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That's what friends are for

Yesterday, the wife and I celebrated the “birth” of our great country and followed it up with a celebration of the unexpected birth of our best friend’s nephew.  The premature birth of a baby can be an unnerving time for the parents and family.  My wife knows this; being a NICU nurse, she sees it every day.  It was natural for her to want to be there to help calm the nerves, but since her holiday schedule had her at work for the fourth, we weren’t able to make it to the hospital until just prior to the birth.

As I sat there in the hospital waiting room, my mind drifted to the births of my two children and the scene of family and friends waiting in anticipation of my frequent updates.  This was a bit different however.  The anticipation was much more palpable; it was also heavy with worry.  The room was full with family from soon-to-be grandmothers and grandfathers to aunts, uncles, and cousins.  All of them talking and carrying on, but silently nervous about the birth of a baby who wasn’t scheduled to join the world for another 2 months.

Despite knowing only about half of the people in the room, I felt completely comfortable sharing the anxiousness of the moment.  Perhaps it was our inclusion in so many of this family’s events over the past several years.  Maybe it was the kindness and generosity they’ve shown towards my two children.  Whatever the reason, I felt as if I was a part of the family as we waited for the news; any news.

That’s when it happened.  The moment I vividly remember as the second most amazing part of the birth behind seeing my child for the first time.  The moment when the man who had walked into the hospital as a husband, walked through the waiting room doors to proclaim that he was now also a father.  The joy that filled that room was immense and I stood back as the family embraced him.  In that moment, it didn’t matter that his new son was not quite 4lbs or that they were going to become quite familiar with the hospital’s NICU in the next several weeks.  The only thing that mattered was that he was a father and his family was there to celebrate it with him.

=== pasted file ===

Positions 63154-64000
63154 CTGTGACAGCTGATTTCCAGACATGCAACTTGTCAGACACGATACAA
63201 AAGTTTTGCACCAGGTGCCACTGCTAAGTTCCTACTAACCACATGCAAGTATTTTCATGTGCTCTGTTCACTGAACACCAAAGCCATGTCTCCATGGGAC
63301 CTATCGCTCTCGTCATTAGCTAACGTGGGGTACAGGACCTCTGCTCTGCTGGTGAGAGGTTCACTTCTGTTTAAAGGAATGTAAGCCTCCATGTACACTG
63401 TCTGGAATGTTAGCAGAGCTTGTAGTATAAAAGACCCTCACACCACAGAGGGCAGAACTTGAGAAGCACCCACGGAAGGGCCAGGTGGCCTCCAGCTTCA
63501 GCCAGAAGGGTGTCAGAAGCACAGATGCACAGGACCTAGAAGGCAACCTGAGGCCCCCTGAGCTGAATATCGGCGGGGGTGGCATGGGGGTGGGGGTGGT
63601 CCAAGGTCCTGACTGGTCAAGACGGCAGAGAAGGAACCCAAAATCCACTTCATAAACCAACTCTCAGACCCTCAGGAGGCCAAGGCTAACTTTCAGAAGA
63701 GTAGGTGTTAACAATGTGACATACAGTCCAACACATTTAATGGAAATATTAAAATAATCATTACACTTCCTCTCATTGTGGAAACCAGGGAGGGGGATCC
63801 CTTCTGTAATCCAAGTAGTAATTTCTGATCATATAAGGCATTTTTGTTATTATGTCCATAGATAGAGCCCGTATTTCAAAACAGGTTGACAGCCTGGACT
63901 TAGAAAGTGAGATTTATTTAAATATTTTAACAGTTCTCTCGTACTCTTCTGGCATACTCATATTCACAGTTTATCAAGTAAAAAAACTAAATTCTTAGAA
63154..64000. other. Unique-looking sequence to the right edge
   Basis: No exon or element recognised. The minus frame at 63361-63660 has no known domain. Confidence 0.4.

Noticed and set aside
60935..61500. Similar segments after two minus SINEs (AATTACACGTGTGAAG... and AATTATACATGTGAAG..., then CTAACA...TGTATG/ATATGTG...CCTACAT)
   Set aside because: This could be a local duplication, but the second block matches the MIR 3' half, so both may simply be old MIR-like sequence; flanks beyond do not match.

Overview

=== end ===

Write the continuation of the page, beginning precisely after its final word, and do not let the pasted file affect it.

As the initial rush of excitement subsided, family members were slowly ushered back to the room to congratulate the new mother.  Jen and I sat back and reminisced about our experiences during the births of Iz and The Jakester and we felt overjoyed for the new parents.  Then came another moment that both surprised and touched me deeply.  Along with another group of family, Jen and I were invited back to share our well wishes in person.  It wasn’t necessary; we were happy to simply be included in the celebration.  Jen embraced the new Mom as I did the same with the new Dad. 

 “Thanks so much for being here.” He told me.

“Where else would we be.” I replied.

And that’s the truth.  Over the past several years, these people have become an extension of our family and vice versa.  We’ve enjoyed parties together, celebrated births together, and after last night; even had a party in the waiting room while celebrating a birth.  So there was no reason to thank us for being there because that’s what friends and family do for each other.

I’ve always said that having a close-knit family, like Jen and I both have, is one of the greatest blessings of our lives.  Our families have helped us through some very tough times as well as shared our joy in some overwhelmingly happy times.  But we’ve also been incredibly lucky to share those same moments, both good and bad, with our great friends.  They’ve been the strong legs we’ve needed when we just couldn’t hold ourselves up, and the sounding boards we desired when frustration came spewing out.  Our friends have enriched our lives and I can say with 100% certainty that we are better people because of them.

Last night I was proud to sit with my friend in that hospital room as he anxiously awaited news.  We didn’t share deep thoughts or feelings, we just sat there and waited.  He didn’t have to thank us for coming, none of them did, because I know that the next time we need our friends, we won’t have to look very far.  They’ll be right there with us.